Author: Lindred Greer, Associate Professor of Organisational Behaviour at Stanford Graduate School of Business
6 Nov 2018
Hierarchy appears natural to us. We see it in the animal kingdom; we learn it in the playground; we see leaders in business, politics, sports and entertainment put on pedestals. Often, CEOs are presented as focal points who embody a corporate culture that filters through the rest of their organisation. We intuitively associate strong hierarchy, commanding leadership, a clear chain of command and defined roles with security against threats.
However, the rise of start-up culture – which typically values flatter, more collaborative teams – and increased recognition of the need to accommodate the talents of a new generation of workers has led to conventional ideas about hierarchies being called into question.
In light of this change, I have carried out research to assess the effectiveness of hierarchies in the workplace. The results suggest that it is egalitarianism, rather than hierarchy and centralised power, that fosters the effective teamwork needed to succeed.
Flatness is a virtue
In a paper titled Why and When Hierarchy Impacts Team Effectiveness: A Meta-Analytic Integration, my colleagues Bart de Jong, Maartje Schouten, Jennifer Dannals and I integrated datasets from 54 prior studies on the effectiveness of hierarchy for group performance to understand the effects of hierarchy across various studies, disciplines and contexts. Our analysis of the behaviour of 13,194 teams found that the net effect of hierarchy on performance was negative, giving credence to the belief, which is so popular among start-ups, that flatter structures are better for productivity.
The startups that were best at hierarchical flexing had ritualised practices to help employees understand when they should conform to the hierarchy or act as equals
We did note that the effect was small and heavily determined by how the hierarchy was created and enacted. For example, expertise-based hierarchies actually improved team performance. Overall, however, the vast majority of hierarchies were dysfunctional and associated with destructive power struggles and conflicts in groups.
The Navy SEAL way
The problem then arises that groups do need some sort of internal structure to facilitate coordination and team alignment. Innovations in organisational structure and team design, such as holacracy – a decentralised method of management, where power is distributed throughout the organisation – have proved largely unsuccessful.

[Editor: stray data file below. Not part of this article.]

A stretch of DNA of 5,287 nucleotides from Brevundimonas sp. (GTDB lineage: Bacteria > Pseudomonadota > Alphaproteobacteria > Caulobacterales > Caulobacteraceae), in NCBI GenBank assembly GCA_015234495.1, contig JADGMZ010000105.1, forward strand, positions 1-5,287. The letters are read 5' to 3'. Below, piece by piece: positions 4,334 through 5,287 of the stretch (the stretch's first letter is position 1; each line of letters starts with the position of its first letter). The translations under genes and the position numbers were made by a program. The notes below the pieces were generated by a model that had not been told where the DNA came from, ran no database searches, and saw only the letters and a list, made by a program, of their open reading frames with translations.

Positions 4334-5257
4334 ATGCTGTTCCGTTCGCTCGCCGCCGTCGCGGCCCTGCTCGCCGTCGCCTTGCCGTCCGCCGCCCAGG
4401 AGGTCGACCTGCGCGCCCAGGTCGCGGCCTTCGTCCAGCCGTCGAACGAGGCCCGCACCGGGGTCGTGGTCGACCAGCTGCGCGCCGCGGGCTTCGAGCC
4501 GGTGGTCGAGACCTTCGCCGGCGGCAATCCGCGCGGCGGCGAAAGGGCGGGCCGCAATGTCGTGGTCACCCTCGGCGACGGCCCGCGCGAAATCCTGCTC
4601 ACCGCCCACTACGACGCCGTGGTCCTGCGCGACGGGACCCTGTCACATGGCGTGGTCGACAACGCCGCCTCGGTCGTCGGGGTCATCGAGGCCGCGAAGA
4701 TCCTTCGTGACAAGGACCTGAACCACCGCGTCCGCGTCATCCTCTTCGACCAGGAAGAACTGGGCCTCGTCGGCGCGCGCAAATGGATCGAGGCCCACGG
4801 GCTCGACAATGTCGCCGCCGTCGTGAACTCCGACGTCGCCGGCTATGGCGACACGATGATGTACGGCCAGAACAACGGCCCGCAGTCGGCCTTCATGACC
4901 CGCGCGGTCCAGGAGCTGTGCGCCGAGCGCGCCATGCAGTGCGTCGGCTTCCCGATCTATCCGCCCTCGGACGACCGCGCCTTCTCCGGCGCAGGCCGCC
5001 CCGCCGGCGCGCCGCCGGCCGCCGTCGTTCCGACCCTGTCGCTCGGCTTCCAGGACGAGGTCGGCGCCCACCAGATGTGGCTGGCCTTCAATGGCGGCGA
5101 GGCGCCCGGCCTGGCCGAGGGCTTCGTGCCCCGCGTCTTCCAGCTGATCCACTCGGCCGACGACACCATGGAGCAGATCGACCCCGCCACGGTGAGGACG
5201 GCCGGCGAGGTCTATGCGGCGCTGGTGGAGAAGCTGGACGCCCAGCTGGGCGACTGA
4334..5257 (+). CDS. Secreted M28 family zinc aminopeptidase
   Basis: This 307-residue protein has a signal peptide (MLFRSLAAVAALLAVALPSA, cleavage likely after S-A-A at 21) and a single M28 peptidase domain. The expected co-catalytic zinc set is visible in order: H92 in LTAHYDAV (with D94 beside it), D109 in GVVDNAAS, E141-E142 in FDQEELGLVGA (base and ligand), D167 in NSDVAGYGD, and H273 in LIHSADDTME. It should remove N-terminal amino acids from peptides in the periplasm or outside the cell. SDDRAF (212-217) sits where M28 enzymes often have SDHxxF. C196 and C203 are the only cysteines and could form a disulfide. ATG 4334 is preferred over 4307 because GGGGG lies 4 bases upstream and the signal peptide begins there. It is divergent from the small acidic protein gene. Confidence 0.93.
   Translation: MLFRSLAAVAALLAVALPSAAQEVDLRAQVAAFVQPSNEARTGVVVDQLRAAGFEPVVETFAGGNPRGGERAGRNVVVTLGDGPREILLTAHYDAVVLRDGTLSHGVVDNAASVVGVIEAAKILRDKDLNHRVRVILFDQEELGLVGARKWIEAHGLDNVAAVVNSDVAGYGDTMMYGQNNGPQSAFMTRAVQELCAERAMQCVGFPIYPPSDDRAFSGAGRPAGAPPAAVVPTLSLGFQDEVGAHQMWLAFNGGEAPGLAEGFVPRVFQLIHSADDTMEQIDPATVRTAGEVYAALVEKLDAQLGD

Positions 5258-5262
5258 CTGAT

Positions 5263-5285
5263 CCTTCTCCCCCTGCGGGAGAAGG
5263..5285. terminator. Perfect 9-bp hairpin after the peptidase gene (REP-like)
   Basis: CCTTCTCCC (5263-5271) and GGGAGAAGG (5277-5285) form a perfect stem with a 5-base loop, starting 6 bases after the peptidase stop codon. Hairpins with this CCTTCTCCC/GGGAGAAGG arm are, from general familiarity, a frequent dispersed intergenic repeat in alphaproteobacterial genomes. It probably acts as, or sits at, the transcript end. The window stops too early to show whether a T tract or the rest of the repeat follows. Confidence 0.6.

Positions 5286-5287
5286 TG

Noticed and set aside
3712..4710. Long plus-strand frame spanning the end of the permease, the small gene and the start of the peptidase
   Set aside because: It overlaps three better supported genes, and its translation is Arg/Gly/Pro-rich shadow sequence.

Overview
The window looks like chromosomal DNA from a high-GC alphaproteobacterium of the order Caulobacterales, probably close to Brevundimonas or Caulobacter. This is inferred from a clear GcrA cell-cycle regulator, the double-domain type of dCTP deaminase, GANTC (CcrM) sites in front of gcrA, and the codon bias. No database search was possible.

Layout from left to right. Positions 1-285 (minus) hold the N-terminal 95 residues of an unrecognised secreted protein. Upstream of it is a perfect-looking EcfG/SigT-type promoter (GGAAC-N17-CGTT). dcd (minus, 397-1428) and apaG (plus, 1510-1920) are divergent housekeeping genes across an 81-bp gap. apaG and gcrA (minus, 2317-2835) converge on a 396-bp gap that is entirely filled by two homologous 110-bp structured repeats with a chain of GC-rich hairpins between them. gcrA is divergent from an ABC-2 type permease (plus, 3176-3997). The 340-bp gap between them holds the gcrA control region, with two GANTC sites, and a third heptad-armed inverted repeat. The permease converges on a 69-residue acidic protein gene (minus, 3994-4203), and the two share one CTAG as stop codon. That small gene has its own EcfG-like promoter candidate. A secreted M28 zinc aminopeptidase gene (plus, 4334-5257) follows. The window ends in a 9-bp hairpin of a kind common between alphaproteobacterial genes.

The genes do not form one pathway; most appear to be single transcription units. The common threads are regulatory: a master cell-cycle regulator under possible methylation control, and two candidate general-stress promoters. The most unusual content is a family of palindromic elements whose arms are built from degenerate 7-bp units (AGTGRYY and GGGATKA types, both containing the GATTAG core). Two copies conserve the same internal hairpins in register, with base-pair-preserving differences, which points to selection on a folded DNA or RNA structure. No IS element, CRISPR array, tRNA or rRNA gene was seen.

Given the lack of effective organisational structures, I began to question whether the problem is not hierarchy itself, but how it is enforced by the behaviour and policies of leaders. Rather than throw hierarchy out with the bathwater, I looked for ways teams can make use of the best parts of hierarchy and minimise the worst parts.
In searching for such examples, a conversation with a former MBA student who was in the Navy SEALs captivated me. He explained how SEALs alternate between conforming to a hierarchy and acting in a more egalitarian manner.
It was always clear who the commander-in-chief was, but at times such as debriefs, the team took pains to ensure it functioned as if it was entirely flat.
Navy SEALs may be an unexpected example, with their success – even their survival – on the battlefield depending on strict adherence to orders and the chain of command, but as soon as they come to debrief they communicate as a team, with no mention of status. SEALs also introduce specific rituals to mark that they are now operating in a flat structure, such as removing the stripes on their uniform that denote rank before debrief.
Lead from the back
Together with my collaborators Nicole Abi-Esber and Charles Chu, I spent the summer observing and interviewing members of early-stage start-up teams to understand their organisational structure. Much, like the SEALs, rather than swing too far from hierarchy, the most effective start-ups exhibited what we call ‘hierarchical flexing’: hierarchy exists within a clear organisational structure, but the leader doesn’t make it explicit or constantly lead from the front as commander-in-chief, instead leading from the back and empowering others.
During the research process we noted several parallels between the SEALs and the start-up teams engaging in hierarchical flexing. First, the startups that were best at hierarchical flexing had ritualised practices to help employees understand when they should conform to the hierarchy or act as equals, for example introducing props such as footballs at relevant moments to signify flat interactions.
Second, the flexible structure was enabled by leaders who had the confidence to lead but acknowledged the unique viewpoints of all members of the team.
Finally, the start-ups engaging in hierarchical flexing had a strong sense of purpose. Each team member was comfortable with shifts in hierarchical structure because they recognised that the mission was bigger than their ego.
If business leaders can cultivate a similar structure, where employees can work hierarchically but shift into a more collaborative mode when the situation demands it, they could see better performance.
By increasing feelings of equality and improving important outcomes like innovation, agility and employee satisfaction without losing the coordination needed for productivity, businesses will see their bottom lines benefit.